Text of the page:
Friday, July 14, 2006

Our Guide To Motorcycling Enjoyment, Part 1

The hills and valleys are alive with the sound of motorcycles as more and more folks find out that we live among some of the best riding in the country. And, if you like to ride, The Maple Leaf Motel is pretty ideally located to serve as your touring base. Great rides start at our doorstep and include roads throughout central and northern New Hampshire, Vermont and Maine. The common threads running through all of our recommended roads and routes include little traffic, generally good road surfaces and terrific scenery.

The Maple Leaf is also a great place to stop just for a night for those folks heading to or from the Maine coast, northern Vermont, the Montreal region and New York's Adirondack Mountains. We're just a mile from I-93, seconds from Route 302, and minutes from Route 2, both very popular east-west travel routes.

Dealers & Mechanics. Right here in Littleton we have dealers for Honda, Kawasaki, Victory, and Harley Davidson. Within a half hour, you can find Yamaha and Suzuki dealers, too. There is also a pretty good and versatile independent mechanic in Littleton. None of these dealers are large but all have service departments and carry basic accessories, parts and gear.

NOTEWORTHY ROADS

The Kancamagus Highway. I don't know if there ever has been a book or magazine article about New England riding published that hasn't included "The Kanc". This 40+ mile long two-lane is the must-ride road in New Hampshire. It runs from Lincoln to Conway through The White Mountain National Forest with no services of any kind. The hype is well earned as this is indeed a memorable ride up and over Kancamagus Pass. Lots of thick forest, gurgling rivers and great views. For pure enjoyment, however, there are a few things to consider.

On some weekends and daily throughout the foliage season, The Kanc's popularity draws a lot of traffic and can make for some frustrating traveling. There aren't a lot of passing zones and we haven't found folks to be very accommodating to motorcycles as they gawk at the distracting scenery. Best bet when getting stuck behind a bunch of sloggers is to pull of into one of the many attractive pull-offs and take a deep breath or two. Over the past few years there has been road construction taking place, mostly on the Conway end of The Kanc. In the rain this can make for some muddy travel.

Make The Kanc part of an excellent circle tour of the White Mountains by combining it with Route 302.

Bear Notch Road. It's short (only 9 miles long), narrow and an absolutely terrific way to avoid North Conway (see below). It connects The Kanc and NH Route 302 in Bartlett and is closed during the winter. Bear Notch Road is marked but still can be easily missed on either end. The road itself is as twisty a ribbon of asphalt as you'll find anywhere around but is quite narrow and often bumpy with frostheaves. The rewards include solitude and little or no traffic. We don't recommend it at nights as wildlife is abundant, it's very dark and you're pretty far from any kind of aid should something come amiss. Very few trucks and rv's make this trip but it's a good idea to stay on your side of the road, particularly on some of the sharper corners.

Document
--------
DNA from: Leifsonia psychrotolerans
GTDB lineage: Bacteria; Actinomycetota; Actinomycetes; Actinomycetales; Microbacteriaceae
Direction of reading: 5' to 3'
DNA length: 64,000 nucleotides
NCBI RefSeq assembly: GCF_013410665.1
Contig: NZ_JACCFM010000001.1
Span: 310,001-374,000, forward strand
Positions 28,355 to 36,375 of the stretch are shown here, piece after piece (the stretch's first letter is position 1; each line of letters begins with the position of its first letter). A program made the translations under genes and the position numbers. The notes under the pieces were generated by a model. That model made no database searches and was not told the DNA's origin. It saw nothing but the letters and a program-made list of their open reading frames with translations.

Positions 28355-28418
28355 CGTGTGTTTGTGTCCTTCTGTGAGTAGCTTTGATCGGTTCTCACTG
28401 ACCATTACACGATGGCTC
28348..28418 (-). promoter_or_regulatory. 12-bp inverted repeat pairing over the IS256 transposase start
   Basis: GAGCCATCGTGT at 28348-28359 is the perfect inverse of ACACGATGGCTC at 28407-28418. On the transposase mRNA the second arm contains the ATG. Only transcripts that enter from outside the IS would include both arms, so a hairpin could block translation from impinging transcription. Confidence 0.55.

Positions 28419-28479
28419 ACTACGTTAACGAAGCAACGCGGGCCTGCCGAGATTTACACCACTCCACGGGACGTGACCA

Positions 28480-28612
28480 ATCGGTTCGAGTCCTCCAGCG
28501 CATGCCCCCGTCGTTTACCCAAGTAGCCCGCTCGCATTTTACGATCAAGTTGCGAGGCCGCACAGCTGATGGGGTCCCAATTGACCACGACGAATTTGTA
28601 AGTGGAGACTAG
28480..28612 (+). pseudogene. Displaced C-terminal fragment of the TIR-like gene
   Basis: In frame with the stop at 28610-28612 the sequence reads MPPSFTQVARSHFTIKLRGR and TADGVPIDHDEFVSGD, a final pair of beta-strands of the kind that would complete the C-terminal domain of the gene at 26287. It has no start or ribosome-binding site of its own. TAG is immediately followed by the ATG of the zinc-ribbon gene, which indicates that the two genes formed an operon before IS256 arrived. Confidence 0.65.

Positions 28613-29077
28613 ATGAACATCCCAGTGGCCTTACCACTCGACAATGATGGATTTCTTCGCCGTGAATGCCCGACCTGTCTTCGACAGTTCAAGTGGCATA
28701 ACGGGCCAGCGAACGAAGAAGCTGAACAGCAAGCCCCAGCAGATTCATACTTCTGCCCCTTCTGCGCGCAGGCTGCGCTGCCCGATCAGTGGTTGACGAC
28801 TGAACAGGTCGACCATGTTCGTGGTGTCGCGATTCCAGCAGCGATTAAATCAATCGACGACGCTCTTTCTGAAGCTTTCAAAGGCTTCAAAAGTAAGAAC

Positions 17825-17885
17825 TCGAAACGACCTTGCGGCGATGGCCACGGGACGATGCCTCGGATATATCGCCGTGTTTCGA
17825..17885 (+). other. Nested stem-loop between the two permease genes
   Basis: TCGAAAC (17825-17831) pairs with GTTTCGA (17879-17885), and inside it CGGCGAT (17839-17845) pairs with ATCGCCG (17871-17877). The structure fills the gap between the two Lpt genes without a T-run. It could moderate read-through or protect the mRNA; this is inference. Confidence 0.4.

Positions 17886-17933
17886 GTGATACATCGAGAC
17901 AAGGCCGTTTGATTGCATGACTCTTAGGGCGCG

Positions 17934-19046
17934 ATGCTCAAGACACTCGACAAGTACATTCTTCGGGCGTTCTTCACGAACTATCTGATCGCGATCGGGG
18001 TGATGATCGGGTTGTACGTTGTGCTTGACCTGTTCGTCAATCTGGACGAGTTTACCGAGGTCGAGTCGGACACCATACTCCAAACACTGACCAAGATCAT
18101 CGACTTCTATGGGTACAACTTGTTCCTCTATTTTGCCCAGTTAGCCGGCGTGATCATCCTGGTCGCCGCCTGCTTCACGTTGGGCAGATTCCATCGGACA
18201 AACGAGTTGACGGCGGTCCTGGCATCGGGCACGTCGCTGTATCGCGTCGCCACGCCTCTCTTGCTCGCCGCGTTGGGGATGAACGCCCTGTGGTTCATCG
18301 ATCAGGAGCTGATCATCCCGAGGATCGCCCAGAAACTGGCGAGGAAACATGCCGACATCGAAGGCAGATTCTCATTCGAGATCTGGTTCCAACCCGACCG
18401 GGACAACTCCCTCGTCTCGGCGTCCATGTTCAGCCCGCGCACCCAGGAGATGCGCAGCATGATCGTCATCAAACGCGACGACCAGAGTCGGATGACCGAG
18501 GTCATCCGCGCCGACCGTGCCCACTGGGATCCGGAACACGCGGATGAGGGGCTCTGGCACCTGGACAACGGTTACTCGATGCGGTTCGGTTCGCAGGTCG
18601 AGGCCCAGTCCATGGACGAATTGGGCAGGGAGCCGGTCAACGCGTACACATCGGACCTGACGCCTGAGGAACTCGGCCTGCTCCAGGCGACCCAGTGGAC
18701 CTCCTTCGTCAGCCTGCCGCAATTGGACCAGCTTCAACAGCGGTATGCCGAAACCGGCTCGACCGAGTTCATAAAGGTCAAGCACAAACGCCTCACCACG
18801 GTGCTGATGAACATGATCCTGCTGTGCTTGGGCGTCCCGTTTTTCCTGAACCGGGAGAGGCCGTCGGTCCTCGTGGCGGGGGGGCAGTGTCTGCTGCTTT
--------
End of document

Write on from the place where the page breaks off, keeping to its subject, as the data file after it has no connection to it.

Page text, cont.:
Route 302. This popular road runs from Barre, Vermont all the way to the Maine Coast near Portland. We'll deal only with the section from Littleton east to North Conway, NH, a distance of about 50 miles. This smooth two-laner begins right here in town, heads through Bethlehem towards Mt. Washington and Crawford Notch. About 20 minutes from Littleton, the Presidential Range including Mt. Washington, the highest peak in NE USA, becomes visible. You'll pass by the grand Mt. Washington Hotel after Twin Mountain and then enter into Crawford Notch State Park. Descending into Crawford Notch is pretty neat and you end up riding through a narrow valley with majestic mountains on both sides. Eventually, you wind up in the town of Glen where Routes 16 and 302 merge. Head south and you'll likely find yourself stuck in traffic in North Conway with its miles of outlet stores and traffic lights. Or, as we prefer, you can head north on Route 16 towards Pinkham Notch, Gorham and The Mt. Washington Auto Road.

The Mt. Washington Auto Road. Another White Mountain icon for cars and motorcycles, this is an adventure you'll always remember. Privately owned, and as a result toll-charging, The Auto Road rises over 3,000 feet in eight miles to the highest point in New England and the home of some of the worst weather in the world. Fortunately, the really bad weather takes place in the winter, when the Road is closed. However, on any given day, it can get really uncomfortable on Mt. Washington. Prepare for drastic temperature drops and pay attention to the conditions sign at the bottom and to the advice of the toll taker. Consider, too, taking a guided tour in one of the vans instead of taking your bike up and down.